The Social Security Commission (SSC) said that the scheduled increase next year in the monthly contribution of members of the Social Security System (SSS) will ensure the long-term viability of this pension fund and increase the benefits to be enjoyed by them and their beneficiaries.
It said the full implementation by 2025 of the restructured rates and other reforms set in Republic Act (RA) No. 11199 or the Social Security Act (SSA) of 2018 will offset the financial impact to the Fund of the P1,000 increase in the monthly pension of all member-pensioners that was implemented in 2017.
This was stressed by Finance Secretary and SSC Chairman Carlos Dominguez as the SSS is set to hike beginning in January 2021 its monthly contribution rate by one percentage point to 13 percent from the current 12 percent of their respective salaries, but not to exceed the prescribed maximum monthly salary credit (MSC). He expressed the hope that SSS members would see their higher monthly contributions as their savings and safety net against the future hazards of sickness, maternity, disability, unemployment, old age, death, and other contingencies resulting to loss of income or financial burden for them and their beneficiaries.
Dominguez pointed out that the restructuring of the SSS contribution rate, along with the minimum and maximum MSCs and the other provisions of RA No. 11199, will “ensure the long-term viability of the SSS Fund, expand its coverage and provide more and higher benefits for its current and future members and their beneficiaries.”
The MSC is the determining factor for contributions and benefits, which is based on the member’s monthly earnings.
“Upon full implementation in 2025, the reforms under the SSA of 2018 will offset the adverse financial impact of the P1,000 pension increase granted in 2017,” Dominguez said in a statement.
Through the SSA of 2018, the SSS last year introduced the Unemployment Benefit for members involuntarily separated from their jobs, and extended the MSC cap for the computation of benefits to P20,000.
The upgrade in the MSC cap, meanwhile, increased the amount of benefits that members and/or their beneficiaries are entitled to receive, such as sickness, maternity, unemployment, retirement, disability, death, and funeral.
“Any drop in collections may lead to cash flow and liquidity issues. This could endanger the SSS’ ability to provide its members and their beneficiaries with benefits and loan privileges,” Dominguez said.
However, he assured the public that “the SSS’ investments are well-managed and has allowed the pension fund to respond to the needs of members despite the drop in collections during the pandemic.”
From January to October 2020, the SSS disbursed a total of P159.47 billion in social security and employees’ compensation benefits to 3.56 million members and beneficiaries, representing a decrease of 2.6 and 4.8 percent, respectively, from the benefits released in the same period last year.
This decline is a result of the COVID-19 pandemic, which affected the number of benefit disbursements from late March to May.
However, benefit disbursements to SSS members and their beneficiaries started to slowly recover or increase in the following months with the easing of quarantine restrictions and continuous digitization of the SSS system.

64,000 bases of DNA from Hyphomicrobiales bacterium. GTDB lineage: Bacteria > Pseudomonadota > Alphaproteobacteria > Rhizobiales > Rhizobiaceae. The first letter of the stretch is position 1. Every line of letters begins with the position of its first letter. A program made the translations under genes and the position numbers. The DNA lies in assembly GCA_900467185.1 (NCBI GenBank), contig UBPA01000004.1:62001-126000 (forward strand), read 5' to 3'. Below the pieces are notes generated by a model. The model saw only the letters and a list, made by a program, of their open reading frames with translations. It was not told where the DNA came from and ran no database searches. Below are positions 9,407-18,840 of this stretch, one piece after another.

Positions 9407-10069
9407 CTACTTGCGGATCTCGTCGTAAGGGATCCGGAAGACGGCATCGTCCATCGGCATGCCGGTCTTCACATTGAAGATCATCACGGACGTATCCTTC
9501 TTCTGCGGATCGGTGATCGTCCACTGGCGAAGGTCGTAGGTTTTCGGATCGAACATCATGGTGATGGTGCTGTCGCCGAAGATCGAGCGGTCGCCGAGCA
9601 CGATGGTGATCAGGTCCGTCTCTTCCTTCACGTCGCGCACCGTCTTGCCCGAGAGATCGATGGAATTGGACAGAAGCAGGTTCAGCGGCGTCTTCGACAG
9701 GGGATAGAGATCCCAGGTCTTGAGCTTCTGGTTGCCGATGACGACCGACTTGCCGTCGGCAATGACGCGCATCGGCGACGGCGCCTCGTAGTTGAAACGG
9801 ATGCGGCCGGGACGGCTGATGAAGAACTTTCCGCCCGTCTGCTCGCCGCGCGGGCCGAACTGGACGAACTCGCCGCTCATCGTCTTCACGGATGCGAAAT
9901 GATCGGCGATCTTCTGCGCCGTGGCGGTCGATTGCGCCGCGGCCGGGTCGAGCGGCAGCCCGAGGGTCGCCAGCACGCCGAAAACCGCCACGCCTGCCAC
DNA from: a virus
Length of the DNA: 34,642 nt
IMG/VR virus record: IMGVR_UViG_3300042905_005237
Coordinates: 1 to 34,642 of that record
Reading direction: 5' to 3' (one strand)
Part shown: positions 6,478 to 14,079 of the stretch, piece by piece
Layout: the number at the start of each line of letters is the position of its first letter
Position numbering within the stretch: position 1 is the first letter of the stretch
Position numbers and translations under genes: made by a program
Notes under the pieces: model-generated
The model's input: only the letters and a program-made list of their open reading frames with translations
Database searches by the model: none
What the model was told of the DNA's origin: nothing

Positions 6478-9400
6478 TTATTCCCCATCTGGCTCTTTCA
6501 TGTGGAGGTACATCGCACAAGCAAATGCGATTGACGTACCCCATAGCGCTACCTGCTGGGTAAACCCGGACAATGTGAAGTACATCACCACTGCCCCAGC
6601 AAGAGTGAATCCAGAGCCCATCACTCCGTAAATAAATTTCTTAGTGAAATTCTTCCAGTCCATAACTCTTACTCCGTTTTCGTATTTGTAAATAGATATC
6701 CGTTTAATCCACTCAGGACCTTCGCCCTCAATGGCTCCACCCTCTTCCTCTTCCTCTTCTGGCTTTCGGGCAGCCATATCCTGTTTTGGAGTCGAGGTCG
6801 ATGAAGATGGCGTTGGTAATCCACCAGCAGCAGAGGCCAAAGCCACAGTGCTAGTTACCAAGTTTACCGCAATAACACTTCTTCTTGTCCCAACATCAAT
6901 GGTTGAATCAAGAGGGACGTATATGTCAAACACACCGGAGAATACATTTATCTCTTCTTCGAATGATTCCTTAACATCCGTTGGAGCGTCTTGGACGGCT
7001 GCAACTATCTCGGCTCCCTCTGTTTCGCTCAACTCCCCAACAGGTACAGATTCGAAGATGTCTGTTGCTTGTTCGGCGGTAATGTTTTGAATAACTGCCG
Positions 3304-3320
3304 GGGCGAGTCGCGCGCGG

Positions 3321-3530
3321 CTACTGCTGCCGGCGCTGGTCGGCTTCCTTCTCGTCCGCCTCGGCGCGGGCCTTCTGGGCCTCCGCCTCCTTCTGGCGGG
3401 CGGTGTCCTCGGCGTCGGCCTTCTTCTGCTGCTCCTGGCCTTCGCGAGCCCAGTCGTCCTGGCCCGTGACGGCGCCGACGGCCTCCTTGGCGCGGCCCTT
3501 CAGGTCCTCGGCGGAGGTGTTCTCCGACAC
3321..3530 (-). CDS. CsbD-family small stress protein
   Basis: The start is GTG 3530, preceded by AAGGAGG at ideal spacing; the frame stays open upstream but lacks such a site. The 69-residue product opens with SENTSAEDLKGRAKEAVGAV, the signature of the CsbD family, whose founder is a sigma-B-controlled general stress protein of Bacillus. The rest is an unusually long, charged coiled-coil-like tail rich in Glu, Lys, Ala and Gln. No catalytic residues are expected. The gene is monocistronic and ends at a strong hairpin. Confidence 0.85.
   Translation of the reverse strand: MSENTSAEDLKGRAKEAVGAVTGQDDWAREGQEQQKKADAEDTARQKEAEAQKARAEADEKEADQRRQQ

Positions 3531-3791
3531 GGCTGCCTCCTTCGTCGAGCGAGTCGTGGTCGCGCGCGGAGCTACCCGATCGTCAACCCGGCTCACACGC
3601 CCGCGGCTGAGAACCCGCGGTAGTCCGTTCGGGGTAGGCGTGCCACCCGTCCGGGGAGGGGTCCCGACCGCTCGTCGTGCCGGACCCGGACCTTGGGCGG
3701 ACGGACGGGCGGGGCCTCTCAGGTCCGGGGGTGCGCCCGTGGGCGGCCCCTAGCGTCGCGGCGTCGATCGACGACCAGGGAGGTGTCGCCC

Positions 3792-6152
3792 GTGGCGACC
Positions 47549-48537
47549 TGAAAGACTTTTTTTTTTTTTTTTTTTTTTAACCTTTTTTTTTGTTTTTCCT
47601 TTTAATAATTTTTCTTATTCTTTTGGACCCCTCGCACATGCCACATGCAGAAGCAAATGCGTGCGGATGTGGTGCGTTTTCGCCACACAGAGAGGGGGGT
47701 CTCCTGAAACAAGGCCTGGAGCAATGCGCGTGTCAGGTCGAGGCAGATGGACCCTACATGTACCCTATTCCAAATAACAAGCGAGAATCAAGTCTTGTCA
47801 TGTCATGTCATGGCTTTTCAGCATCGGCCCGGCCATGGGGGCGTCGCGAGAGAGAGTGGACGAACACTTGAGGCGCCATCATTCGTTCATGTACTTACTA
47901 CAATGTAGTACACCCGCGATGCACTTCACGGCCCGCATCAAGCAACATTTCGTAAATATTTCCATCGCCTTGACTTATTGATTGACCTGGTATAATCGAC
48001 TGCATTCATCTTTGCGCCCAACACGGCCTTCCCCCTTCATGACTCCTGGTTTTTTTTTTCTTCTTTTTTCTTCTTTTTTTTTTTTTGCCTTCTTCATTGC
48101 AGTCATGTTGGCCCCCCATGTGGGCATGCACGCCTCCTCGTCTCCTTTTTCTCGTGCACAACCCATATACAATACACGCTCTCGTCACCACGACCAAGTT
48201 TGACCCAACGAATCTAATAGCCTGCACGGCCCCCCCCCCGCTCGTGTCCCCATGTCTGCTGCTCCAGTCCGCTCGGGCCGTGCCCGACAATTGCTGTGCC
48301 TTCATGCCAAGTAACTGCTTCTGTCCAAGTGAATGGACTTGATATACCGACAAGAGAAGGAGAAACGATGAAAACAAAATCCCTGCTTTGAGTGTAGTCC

SSS member loan releases from January to November 2020 totaled P58.03 billion for 3.20 million members, a respective increase of 54.5 percent (P20.48 billion) and 76.7 percent (1.39 million members) from the same period last year. Pension loan releases from January to November 2020 reached P3.17 billion combined for 69,813 retiree-pensioners, an increase of 61 percent (P1.20 billion) and 11.5 percent (7,210 pensioners), respectively, from the same period last year.
With many workers being unemployed as a result of the no-work-no-pay policy or the reduced working arrangements arising from the COVID-19 pandemic, SSS contribution collections from January to October 2020 totaled only P169.73 billion, or a decrease of 5.4 percent from the P179.34 billion collected in the same period last year. For employed members, land-based OFW members in countries with Bilateral Labor Agreements with the Philippines, and sea-based OFW members, the additional one percent will be divided equally between them and their employers, bringing the contribution rate breakdown to 8.5 percent for their employers and 4.5 percent for them.
The minimum MSC will be raised to P3,000 from P2,000 (except for Kasambahay and OFW members whose minimum MSC will remain at P1,000 and P8,000, respectively), while the maximum MSC will be at P25,000 from P20,000. The SSS will also open a Worker’s Investment and Savings Program (WISP) for the portion of member contributions in excess of the P20,000 MSC up to the prescribed maximum MSC of P25,000.
For example, under the P25,000 MSC, a member who will be paying the new monthly contribution of 13 percent rate will actually shell out P3,250, of which P2,600 will go to the Regular Social Security Fund (RSSF) and the remaining P650 to the WISP.
The WISP will mean additional pension income to members contributing under it.
The SSS’ total portfolio was designed to be ready for certain liquidity challenges such as the current decline in collections resulting from COVID-19 or the higher demand for calamity loans from natural disasters.
In the third quarter, for instance, the SSS accessed its investments in government securities for the higher liquidity needs to fund calamity loans of its members.
SSS calamity loans accounted for 52.3 percent of the total amount of member loan releases from January to November 2020.
“The SSS expects to further improve its financial performance and have better collections in the years ahead as the economy recovers from the coronavirus pandemic and regains its pre-COVID growth momentum,” Dominguez said.